For Novak, there was no manual on how to become a white-collar criminal consultant—he learned the trade firsthand. And in so doing, he was able to write the book, so to speak, on the U.S. government’s thriving “hospitality” industry. Downtime: A Guide to Federal Incarceration is Novak’s 169-page “how to” on doing time, drawn from his own experiences while serving a year-and-a-day sentence for mail fraud.

Before showing up to prison—wearing jeans and an Oxford shirt, no less—Novak had no idea what he was in for. His attorney was even more clueless, and exhorted Novak to write him a letter chronicling life on the inside so he could share it with future clients.

Therefore, with nothing but prison melodramas like Escape From Alcatraz and The Shawshank Redemption to go on, Novak fished into Eglin Federal Prison Camp in 1996. The minimum-security pen on the Florida Panhandle was once aptly coined “Club Fed” for its country-club-like ambiance. But that was the ’80s, Novak says. And it’s his aim to dash any persisting rumors that prisoners of privilege are shipped off to cushy sleepaway camps, only to emerge rested, tanned and trim.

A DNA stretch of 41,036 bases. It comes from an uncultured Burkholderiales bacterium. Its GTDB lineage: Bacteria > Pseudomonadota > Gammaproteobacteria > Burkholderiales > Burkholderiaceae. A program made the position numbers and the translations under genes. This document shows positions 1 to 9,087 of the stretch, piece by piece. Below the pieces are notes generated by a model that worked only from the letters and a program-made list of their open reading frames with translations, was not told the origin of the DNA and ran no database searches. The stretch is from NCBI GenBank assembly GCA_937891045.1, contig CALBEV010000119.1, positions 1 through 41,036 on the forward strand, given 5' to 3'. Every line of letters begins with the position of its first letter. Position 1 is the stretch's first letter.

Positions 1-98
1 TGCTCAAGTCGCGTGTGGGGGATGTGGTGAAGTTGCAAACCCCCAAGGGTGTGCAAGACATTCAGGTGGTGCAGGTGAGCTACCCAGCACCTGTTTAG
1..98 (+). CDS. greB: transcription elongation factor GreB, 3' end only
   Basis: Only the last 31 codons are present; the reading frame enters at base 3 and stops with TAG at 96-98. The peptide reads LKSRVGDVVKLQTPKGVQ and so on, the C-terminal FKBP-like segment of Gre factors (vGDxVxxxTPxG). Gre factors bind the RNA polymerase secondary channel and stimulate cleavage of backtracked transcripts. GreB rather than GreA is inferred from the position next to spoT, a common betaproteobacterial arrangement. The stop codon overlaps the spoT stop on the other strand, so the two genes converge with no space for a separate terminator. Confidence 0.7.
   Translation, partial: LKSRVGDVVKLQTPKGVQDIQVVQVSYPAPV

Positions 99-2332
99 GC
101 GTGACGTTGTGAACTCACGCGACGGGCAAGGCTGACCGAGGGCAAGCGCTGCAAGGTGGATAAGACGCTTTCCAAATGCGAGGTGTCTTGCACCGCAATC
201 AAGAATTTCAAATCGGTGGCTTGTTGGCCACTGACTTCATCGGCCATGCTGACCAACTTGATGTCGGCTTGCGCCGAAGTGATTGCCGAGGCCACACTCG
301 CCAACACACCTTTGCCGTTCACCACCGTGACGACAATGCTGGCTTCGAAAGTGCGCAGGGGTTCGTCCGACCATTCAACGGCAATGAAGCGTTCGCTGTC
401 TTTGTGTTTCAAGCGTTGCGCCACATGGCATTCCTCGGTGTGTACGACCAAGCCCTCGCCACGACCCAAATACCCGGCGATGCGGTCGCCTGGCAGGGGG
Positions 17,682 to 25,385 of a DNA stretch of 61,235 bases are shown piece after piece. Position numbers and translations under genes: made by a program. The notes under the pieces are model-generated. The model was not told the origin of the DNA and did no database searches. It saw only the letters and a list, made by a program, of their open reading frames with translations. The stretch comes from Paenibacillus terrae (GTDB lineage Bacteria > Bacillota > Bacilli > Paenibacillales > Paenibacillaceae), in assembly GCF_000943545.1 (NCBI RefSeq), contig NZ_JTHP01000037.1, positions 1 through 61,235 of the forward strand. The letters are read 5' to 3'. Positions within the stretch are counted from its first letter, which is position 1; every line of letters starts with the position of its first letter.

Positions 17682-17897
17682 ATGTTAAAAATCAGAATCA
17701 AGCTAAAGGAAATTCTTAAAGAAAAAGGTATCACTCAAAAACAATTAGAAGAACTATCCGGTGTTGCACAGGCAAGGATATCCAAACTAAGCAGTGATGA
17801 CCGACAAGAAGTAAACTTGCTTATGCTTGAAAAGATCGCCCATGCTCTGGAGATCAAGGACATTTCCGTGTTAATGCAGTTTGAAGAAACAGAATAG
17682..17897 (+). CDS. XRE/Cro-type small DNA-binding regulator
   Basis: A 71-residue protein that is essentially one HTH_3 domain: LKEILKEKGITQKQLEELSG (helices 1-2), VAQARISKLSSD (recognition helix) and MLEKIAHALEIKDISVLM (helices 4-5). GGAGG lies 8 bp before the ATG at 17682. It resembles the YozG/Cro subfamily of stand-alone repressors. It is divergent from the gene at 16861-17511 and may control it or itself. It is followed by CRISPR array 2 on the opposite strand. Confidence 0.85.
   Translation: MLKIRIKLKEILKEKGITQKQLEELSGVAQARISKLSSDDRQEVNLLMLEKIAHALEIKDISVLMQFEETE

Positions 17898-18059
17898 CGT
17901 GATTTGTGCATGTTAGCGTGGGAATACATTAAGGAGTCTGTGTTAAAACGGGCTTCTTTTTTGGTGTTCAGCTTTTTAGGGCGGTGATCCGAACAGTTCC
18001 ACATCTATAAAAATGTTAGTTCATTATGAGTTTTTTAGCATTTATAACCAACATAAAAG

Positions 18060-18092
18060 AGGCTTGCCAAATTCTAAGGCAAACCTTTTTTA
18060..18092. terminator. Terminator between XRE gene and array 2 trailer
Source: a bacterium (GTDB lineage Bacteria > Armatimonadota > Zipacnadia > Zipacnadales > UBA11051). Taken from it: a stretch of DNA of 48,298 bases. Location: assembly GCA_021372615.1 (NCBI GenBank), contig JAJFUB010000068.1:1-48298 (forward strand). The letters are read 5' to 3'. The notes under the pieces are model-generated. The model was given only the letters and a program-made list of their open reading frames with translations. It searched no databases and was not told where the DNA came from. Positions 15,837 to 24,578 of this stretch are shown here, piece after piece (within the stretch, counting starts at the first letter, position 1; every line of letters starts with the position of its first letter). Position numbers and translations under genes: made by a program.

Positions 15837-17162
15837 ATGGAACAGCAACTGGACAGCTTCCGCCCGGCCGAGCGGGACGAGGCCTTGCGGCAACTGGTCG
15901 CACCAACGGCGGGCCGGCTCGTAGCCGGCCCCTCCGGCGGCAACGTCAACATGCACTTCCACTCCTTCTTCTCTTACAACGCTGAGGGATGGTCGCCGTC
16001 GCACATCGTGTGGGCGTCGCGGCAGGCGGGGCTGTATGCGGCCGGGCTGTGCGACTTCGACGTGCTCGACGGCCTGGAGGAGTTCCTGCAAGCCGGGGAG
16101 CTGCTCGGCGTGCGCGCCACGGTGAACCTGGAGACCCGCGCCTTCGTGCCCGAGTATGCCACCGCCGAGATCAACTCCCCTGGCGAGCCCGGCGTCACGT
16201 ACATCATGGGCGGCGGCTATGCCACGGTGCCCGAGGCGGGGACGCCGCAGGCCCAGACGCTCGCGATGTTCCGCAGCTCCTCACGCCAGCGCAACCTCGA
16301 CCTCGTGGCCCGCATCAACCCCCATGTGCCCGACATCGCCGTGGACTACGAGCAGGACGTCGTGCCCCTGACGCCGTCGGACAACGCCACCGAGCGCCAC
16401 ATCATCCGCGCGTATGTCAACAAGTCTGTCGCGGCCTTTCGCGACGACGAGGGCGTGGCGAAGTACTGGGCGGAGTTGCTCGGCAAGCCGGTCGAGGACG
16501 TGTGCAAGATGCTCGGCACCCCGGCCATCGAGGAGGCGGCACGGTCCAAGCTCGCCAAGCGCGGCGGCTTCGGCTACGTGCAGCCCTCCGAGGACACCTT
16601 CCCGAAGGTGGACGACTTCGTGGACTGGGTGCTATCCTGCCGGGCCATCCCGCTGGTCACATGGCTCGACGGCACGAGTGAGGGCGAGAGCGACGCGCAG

“The myth is that because they’re not in a place with razor wire and gun towers, they’re playing bocce ball all day,” says Novak. “Minimum security, low security, medium security: Every federal prison is run by the exact same policies and procedures. The difference is whether or not there is perimeter security, because the people inside either do or do not pose a risk to the public.”

Make no mistake, corporate kingpins are in store for a series of rude awakenings once they land in the clink, says Novak. Before arriving at Eglin, he figured he’d be doing time with a more refined criminal element. That is to say, white-guy yuppies like him. But go figure. Novak’s “bunky” was a 34-year-old African-American crack dealer who’d spent half his life in a maximum-security penitentiary in Atlanta before earning his way into the prison camp.